Why are there still visual artifacts when terminal emulators draw text-based applications? This on recent computers that render 3D games and GUI windows including anti-aliased vector fonts with no artifacts.
I regularly see the following artifacts which reveal intermediate steps of the screen update process:
- Terminal cursor motion (cursor blinks or jumps around the screen during update)
- Tearing (part of screen shows old stuff while other part is showing new stuff)
- Scrolling (scrolling is noticeable, instead of new scroll position being shown right away)
The artifacts are only seen for sub-second intervals, and not during most screen updates, but having grown up on flicker-free GUIs I would still like to know how to avoid them. All of the above artifacts (except scrolling) can be seen in e.g. the following ASCIInema video once it starts drawing the more complex screens: MapSCII - the whole world in your console!
I'm also specifically not talking about slow updates. It would be nice if updates were always instantaneous, but that's not always possible due to network and processing delays. What I mean here is that partially drawn screens are often visible for a brief moment. In most modern GUIs only fully finished screens are shown to the user, and artifacts of partial drawing are very rare.
It's my impression that the terminal emulation pipeline goes something like this:
- User presses a key on the keyboard
- Kernel passes keypress from keyboard driver to window system
- Window system passes keypress to terminal emulator
- Terminal emulator passes keypress to pseudo-terminal (pty) kernel device
- Pty interprets keypress and passes the result to text-based application
- Application performs command in response to keypress
- Application renders new screen (character cell grid) to internal buffer
- Application calls
cursesor other library to convert character cell grid to ANSI escape codes that will render an equivalent screen on the terminal
- Library writes those ANSI escape codes to the pty device
- Pty processes the written data somehow
- Terminal emulator reads processed data from pty in some chunks
- Terminal emulator calls window system to render the result of the ANSI escape codes in terminal window
Which of the above steps can slow down the process enough that the terminal emulator shows us intermediate rendering steps instead of showing only the final result?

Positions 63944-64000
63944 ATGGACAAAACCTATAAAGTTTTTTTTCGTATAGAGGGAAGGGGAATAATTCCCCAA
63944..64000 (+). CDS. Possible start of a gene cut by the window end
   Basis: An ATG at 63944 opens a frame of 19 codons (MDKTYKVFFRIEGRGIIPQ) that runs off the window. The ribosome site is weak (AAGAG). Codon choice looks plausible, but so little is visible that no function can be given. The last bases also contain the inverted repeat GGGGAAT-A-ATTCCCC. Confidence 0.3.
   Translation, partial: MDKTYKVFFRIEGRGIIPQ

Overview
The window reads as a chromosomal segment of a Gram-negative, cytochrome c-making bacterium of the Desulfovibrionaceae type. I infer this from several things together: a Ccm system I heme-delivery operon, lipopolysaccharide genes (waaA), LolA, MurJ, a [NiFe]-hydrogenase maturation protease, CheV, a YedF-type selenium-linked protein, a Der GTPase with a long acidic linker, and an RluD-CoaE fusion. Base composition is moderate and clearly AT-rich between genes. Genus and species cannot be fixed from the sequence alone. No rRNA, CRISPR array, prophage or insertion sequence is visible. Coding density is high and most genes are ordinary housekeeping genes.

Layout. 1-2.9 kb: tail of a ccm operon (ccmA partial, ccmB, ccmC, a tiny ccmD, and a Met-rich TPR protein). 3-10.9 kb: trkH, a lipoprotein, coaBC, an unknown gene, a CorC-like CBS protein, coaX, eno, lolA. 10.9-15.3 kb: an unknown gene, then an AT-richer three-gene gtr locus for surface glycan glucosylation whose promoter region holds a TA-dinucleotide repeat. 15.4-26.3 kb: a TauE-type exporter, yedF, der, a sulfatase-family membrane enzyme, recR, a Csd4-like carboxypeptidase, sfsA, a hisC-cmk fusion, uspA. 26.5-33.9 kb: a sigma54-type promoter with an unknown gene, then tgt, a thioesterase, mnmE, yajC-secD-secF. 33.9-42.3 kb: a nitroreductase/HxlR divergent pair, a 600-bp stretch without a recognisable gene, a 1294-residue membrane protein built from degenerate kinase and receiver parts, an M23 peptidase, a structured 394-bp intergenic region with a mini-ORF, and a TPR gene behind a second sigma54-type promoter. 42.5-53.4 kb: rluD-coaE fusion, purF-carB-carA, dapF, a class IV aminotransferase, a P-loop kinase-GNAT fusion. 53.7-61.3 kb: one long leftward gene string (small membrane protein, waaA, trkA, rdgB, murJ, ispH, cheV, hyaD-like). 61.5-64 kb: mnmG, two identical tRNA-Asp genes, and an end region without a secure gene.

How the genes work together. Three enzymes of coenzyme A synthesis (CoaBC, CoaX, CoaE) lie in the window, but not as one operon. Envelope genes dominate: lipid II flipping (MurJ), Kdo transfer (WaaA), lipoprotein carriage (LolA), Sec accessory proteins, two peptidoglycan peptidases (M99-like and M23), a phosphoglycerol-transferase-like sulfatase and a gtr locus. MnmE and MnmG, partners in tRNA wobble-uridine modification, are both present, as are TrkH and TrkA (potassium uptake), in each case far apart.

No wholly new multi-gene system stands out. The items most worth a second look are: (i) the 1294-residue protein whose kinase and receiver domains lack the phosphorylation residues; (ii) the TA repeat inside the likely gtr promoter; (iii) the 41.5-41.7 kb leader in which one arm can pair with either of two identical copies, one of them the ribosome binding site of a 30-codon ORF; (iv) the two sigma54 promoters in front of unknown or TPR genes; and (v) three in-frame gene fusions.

It seems that the speed of hardware terminals (serial port connections) is dictated by their baud rate which can be changed with
tcsetattr()but I read from multiple sources that the baud rate setting has no effect on the pseudo-terminal (pty) devices used by terminal emulators. Does this mean that Unix kernels do not deliberately rate-limit pty communications?
Do applications or rendering libraries (curses, etc.) send text and ANSI codes in multiple writes instead of trying to make do with only one
Unix kernels have size limits on their internal I/O buffers, which affects things like the maximum amount of data that can be sent through a pipe without blocking. Does this affect rendering terminal screens with lots of detail (a screenful of text, lots of colors, etc.)? I imagine the combined text and ANSI escape codes could amount to so much data that it doesn't fit in the pty driver's buffer, which would split a screen update into several write operations by the application and several reads by the terminal emulator. If the terminal emulator were eager to display the results of each read before processing the next, this would cause the display to flicker until the final read in a batch has been processed.
Do terminal emulators or pty drivers have deliberate timeouts for batch processing so that their behavior more closely mimics hardware terminals, feels more natural, or addresses some other concern that was deemed more important than display speed?
Recently there has been some effort to make new terminal emulators that render faster (e.g. by pre-rendering fonts into OpenGL textures in video memory). But these efforts only seem to hasten the rendering of a character cell grid onto a screen bitmap once the grid has been calculated.
There seems to be something else going on that makes this stuff fundamentally slow even on a very fast computer. Think about it: if the terminal emulator processes all the ANSI codes to obtain a character cell grid before rendering anything into a screen bitmap, then it doesn't matter how slow the character-grid-to-bitmap rendering routines are - there should be no flicker (at least not the kind of flicker that clearly seems to correspond to cursor movement on a hardware terminal, which is what we often see). Even if the terminal emulator took a whole second to draw any given character cell grid on the screen, we would simply get a second of inactivity, not a second of flicker.
A similar issue is that the Unix
reset commands are incredibly slow for what they do (from a GUI user's perspective, they don't do anything more complex than redraw a bitmap). Perhaps for related reasons.